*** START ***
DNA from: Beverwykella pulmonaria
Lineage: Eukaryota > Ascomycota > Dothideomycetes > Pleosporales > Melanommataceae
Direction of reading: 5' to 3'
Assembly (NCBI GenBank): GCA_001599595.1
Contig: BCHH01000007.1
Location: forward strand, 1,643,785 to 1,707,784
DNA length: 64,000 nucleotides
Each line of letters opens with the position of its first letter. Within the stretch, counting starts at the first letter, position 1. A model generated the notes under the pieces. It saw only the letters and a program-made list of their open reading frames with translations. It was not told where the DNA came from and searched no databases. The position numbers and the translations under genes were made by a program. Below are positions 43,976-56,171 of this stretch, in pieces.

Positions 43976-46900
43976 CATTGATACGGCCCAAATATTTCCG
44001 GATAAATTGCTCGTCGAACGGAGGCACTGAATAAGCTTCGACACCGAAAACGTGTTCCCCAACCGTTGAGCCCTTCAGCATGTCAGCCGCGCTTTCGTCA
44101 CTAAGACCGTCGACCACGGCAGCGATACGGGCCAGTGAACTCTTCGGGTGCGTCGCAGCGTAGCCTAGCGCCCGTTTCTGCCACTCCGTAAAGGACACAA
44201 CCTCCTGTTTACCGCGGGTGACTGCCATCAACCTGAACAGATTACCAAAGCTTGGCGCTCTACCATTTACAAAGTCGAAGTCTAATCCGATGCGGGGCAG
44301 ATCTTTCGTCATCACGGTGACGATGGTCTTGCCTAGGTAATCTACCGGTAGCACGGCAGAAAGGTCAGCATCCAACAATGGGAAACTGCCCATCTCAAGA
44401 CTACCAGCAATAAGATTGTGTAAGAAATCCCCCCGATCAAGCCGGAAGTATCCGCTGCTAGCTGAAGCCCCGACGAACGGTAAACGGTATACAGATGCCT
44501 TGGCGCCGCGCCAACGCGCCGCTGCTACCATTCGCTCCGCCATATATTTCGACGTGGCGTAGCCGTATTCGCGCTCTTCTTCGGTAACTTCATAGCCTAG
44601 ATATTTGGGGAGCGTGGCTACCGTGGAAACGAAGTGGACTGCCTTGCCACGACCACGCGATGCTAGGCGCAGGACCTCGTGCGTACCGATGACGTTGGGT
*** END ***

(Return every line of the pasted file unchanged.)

DNA from: Beverwykella pulmonaria
Lineage: Eukaryota > Ascomycota > Dothideomycetes > Pleosporales > Melanommataceae
Direction of reading: 5' to 3'
Assembly (NCBI GenBank): GCA_001599595.1
Contig: BCHH01000007.1
Location: forward strand, 1,643,785 to 1,707,784
DNA length: 64,000 nucleotides
Each line of letters opens with the position of its first letter. Within the stretch, counting starts at the first letter, position 1. A model generated the notes under the pieces. It saw only the letters and a program-made list of their open reading frames with translations. It was not told where the DNA came from and searched no databases. The position numbers and the translations under genes were made by a program. Below are positions 43,976-56,171 of this stretch, in pieces.

Positions 43976-46900
43976 CATTGATACGGCCCAAATATTTCCG
44001 GATAAATTGCTCGTCGAACGGAGGCACTGAATAAGCTTCGACACCGAAAACGTGTTCCCCAACCGTTGAGCCCTTCAGCATGTCAGCCGCGCTTTCGTCA
44101 CTAAGACCGTCGACCACGGCAGCGATACGGGCCAGTGAACTCTTCGGGTGCGTCGCAGCGTAGCCTAGCGCCCGTTTCTGCCACTCCGTAAAGGACACAA
44201 CCTCCTGTTTACCGCGGGTGACTGCCATCAACCTGAACAGATTACCAAAGCTTGGCGCTCTACCATTTACAAAGTCGAAGTCTAATCCGATGCGGGGCAG
44301 ATCTTTCGTCATCACGGTGACGATGGTCTTGCCTAGGTAATCTACCGGTAGCACGGCAGAAAGGTCAGCATCCAACAATGGGAAACTGCCCATCTCAAGA
44401 CTACCAGCAATAAGATTGTGTAAGAAATCCCCCCGATCAAGCCGGAAGTATCCGCTGCTAGCTGAAGCCCCGACGAACGGTAAACGGTATACAGATGCCT
44501 TGGCGCCGCGCCAACGCGCCGCTGCTACCATTCGCTCCGCCATATATTTCGACGTGGCGTAGCCGTATTCGCGCTCTTCTTCGGTAACTTCATAGCCTAG
44601 ATATTTGGGGAGCGTGGCTACCGTGGAAACGAAGTGGACTGCCTTGCCACGACCACGCGATGCTAGGCGCAGGACCTCGTGCGTACCGATGACGTTGGGT